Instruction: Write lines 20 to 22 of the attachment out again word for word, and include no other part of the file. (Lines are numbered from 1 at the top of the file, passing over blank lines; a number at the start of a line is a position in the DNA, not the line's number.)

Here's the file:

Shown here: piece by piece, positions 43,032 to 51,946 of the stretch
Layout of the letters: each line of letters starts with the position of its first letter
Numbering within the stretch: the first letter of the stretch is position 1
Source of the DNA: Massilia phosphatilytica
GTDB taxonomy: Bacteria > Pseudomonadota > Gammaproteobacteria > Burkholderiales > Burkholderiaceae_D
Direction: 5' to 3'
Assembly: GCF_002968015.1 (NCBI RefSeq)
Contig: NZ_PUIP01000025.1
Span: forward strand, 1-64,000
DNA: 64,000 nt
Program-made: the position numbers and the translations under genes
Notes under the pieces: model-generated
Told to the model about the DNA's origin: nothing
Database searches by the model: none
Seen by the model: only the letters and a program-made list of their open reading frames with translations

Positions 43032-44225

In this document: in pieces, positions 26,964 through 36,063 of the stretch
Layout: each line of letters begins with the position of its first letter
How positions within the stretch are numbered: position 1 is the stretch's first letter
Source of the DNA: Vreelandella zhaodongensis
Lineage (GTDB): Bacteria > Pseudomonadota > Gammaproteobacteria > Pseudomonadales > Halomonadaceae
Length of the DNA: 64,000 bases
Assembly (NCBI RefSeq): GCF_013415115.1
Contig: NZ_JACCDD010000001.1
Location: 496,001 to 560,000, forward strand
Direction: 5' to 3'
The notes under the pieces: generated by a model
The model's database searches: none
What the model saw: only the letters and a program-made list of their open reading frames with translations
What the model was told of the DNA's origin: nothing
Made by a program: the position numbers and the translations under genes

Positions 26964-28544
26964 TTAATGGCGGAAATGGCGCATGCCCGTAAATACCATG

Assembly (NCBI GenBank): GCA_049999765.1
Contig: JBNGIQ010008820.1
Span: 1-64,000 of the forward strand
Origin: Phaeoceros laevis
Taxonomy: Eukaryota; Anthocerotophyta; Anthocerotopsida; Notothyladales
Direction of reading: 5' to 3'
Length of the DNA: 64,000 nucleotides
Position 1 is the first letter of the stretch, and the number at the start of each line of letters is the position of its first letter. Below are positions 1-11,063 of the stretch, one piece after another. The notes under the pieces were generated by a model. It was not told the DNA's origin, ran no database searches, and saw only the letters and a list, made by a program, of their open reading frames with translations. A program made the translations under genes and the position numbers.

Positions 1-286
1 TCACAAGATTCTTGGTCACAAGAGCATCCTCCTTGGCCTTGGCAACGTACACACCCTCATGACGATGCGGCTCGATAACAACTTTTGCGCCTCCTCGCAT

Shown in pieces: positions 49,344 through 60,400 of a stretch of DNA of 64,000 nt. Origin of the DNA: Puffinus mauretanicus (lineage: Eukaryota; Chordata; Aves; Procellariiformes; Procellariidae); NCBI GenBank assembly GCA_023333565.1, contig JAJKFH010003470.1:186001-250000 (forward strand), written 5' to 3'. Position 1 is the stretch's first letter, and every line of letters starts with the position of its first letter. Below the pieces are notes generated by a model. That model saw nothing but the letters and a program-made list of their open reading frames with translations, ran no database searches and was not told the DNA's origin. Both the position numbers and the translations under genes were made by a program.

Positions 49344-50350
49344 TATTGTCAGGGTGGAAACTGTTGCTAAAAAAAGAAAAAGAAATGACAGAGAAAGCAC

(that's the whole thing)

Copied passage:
Source of the DNA: Vreelandella zhaodongensis
Lineage (GTDB): Bacteria > Pseudomonadota > Gammaproteobacteria > Pseudomonadales > Halomonadaceae
Length of the DNA: 64,000 bases